On a separate track I was talking to a friend the other day and he was telling me about the topology of the old Spectra Sonics amplifiers of the 70's. He was telling me that in that amplifier that the amplifier was built with a unique circuitry. Instead of a differential input pair of transistors the amplifier was built with a differential output. I assume it could have also had the differential input besides the output but don't know. Could somebody comment on that, how that is accomplished and why there aren't more amplifiers with the outputs done this way? I assumed from the conversation that the amplifier was a mono channel card, not a stereo output.
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Old 24th February 2013, 02:47 PM   #35798
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thanks, interesting, nice parts but woah! did you tell them to go jump or are you getting some? if thats what they charge for the wire-bondable parts, what do they charge for the packaged ones?
It doesn't look like it could go into a product, but it still might be the only thing for a research project. They have one set up with a feedback cap (.03pF) and reset switch for use as a charge amp. To be fair these are pretty special and even require special bonding to accommodate the tiny geometry.
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Old 24th February 2013, 02:52 PM   #35799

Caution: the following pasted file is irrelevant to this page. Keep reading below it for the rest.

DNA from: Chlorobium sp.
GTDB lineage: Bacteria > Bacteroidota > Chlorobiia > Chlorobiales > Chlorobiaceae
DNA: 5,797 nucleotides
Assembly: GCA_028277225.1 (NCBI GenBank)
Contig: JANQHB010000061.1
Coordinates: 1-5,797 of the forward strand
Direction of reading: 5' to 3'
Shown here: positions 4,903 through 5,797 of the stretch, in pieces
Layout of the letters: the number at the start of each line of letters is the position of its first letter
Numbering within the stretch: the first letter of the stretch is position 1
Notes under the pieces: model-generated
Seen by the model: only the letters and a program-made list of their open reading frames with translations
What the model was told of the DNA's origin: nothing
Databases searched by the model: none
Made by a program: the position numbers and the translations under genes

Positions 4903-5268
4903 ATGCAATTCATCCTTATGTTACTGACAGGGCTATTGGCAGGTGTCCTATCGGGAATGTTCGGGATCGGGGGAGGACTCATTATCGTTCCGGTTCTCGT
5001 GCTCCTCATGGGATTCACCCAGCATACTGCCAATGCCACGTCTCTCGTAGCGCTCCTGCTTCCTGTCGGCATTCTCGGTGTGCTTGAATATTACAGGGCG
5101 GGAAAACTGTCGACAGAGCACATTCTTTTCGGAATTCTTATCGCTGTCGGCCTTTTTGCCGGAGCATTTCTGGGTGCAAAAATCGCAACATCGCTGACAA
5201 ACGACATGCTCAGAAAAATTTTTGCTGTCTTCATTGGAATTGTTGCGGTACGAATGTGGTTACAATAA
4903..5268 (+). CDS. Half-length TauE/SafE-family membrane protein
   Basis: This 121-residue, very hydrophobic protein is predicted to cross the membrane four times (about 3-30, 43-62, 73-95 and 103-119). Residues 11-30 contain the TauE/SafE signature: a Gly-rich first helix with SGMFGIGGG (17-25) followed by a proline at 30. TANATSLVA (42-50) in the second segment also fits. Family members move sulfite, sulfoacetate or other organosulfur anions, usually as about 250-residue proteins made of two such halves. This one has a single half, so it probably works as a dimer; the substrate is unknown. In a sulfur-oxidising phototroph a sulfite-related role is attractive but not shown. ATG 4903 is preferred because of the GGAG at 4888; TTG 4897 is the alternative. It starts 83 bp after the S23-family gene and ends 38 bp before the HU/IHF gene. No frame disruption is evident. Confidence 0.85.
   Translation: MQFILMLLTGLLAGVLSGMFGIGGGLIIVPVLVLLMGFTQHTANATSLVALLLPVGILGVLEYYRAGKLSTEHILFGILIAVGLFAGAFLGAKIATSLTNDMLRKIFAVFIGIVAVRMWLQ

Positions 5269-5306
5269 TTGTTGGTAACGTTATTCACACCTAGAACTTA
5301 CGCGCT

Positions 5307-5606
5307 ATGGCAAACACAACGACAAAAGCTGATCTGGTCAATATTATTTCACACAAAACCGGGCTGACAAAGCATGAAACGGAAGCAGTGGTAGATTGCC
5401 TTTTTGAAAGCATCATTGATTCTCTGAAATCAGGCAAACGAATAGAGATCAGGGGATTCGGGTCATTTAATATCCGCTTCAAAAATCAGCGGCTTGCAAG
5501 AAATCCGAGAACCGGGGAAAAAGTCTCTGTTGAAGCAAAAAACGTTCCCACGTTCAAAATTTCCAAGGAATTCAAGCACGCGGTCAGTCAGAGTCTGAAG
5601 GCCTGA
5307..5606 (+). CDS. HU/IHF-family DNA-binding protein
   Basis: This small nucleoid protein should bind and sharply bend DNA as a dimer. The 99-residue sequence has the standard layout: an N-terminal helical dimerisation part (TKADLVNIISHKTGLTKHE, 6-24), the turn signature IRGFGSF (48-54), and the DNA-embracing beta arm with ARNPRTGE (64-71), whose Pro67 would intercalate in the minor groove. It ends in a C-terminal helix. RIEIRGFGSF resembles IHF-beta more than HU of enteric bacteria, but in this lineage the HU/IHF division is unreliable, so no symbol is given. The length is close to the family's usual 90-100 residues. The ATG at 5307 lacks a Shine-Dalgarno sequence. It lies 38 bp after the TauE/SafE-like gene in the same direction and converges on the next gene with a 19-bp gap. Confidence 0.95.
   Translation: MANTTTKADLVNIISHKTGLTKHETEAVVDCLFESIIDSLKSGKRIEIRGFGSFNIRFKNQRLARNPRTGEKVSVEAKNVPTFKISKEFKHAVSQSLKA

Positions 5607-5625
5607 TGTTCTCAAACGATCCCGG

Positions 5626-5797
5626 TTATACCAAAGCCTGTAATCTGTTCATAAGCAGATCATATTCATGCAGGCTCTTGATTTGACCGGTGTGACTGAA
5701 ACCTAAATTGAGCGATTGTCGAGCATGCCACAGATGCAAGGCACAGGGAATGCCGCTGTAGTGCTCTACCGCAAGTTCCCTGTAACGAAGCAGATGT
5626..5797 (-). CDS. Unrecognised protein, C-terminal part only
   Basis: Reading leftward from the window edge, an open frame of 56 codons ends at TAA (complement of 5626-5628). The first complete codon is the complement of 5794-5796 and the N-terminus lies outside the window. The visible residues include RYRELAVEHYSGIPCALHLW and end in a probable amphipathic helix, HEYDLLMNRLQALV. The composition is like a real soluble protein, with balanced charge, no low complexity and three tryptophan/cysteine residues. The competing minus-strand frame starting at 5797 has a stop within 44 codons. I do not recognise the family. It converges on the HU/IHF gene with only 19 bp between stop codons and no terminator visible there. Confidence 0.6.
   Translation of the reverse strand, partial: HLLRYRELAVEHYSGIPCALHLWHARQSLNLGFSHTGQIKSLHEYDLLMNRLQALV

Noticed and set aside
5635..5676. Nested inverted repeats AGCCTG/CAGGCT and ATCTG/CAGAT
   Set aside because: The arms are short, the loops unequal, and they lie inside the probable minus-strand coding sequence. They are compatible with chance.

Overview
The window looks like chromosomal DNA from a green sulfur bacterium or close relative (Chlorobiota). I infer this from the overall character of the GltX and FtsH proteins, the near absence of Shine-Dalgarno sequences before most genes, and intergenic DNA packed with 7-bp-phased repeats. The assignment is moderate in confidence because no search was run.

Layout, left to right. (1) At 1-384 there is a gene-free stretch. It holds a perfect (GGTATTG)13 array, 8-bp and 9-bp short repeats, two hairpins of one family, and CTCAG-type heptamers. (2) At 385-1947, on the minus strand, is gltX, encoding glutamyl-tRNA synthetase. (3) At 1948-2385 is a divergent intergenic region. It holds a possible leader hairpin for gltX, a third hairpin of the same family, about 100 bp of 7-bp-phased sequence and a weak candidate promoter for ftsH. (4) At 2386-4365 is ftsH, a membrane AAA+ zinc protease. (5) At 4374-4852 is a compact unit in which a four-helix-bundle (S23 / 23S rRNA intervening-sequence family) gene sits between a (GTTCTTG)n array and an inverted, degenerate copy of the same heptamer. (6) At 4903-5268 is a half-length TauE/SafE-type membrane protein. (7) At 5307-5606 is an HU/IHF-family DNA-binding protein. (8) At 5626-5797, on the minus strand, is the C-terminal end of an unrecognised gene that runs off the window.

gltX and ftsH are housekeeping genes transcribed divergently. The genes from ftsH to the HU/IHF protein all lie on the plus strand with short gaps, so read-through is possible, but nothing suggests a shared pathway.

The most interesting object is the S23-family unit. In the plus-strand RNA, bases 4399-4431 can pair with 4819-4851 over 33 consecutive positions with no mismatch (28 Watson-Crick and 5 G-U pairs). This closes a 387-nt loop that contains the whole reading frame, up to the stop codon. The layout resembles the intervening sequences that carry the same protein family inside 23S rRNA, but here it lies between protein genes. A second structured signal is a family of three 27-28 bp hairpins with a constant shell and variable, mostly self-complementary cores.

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Originally Posted by Kindhornman View Post
I don't know about $16 billion dollar programs in a military research and development but I do understand the $600.00 toiler seat or something like it.
I have some personal knowledge there. The $600 pricetag included amortization of the tooling.
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Old 24th February 2013, 03:04 PM   #35800
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Originally Posted by scott wurcer View Post
It doesn't look like it could go into a product, but it still might be the only thing for a research project. They have one set up with a feedback cap (.03pF) and reset switch for use as a charge amp. To be fair these are pretty special and even require special bonding to accommodate the tiny geometry.
oh I agree I had a good read of the datasheets, I briefly started to convince myself I needed some of the 4 lead high IDSS parts for a cost no object IV stage (I dont have access to wirebonding on parts I could lose inside a teacup)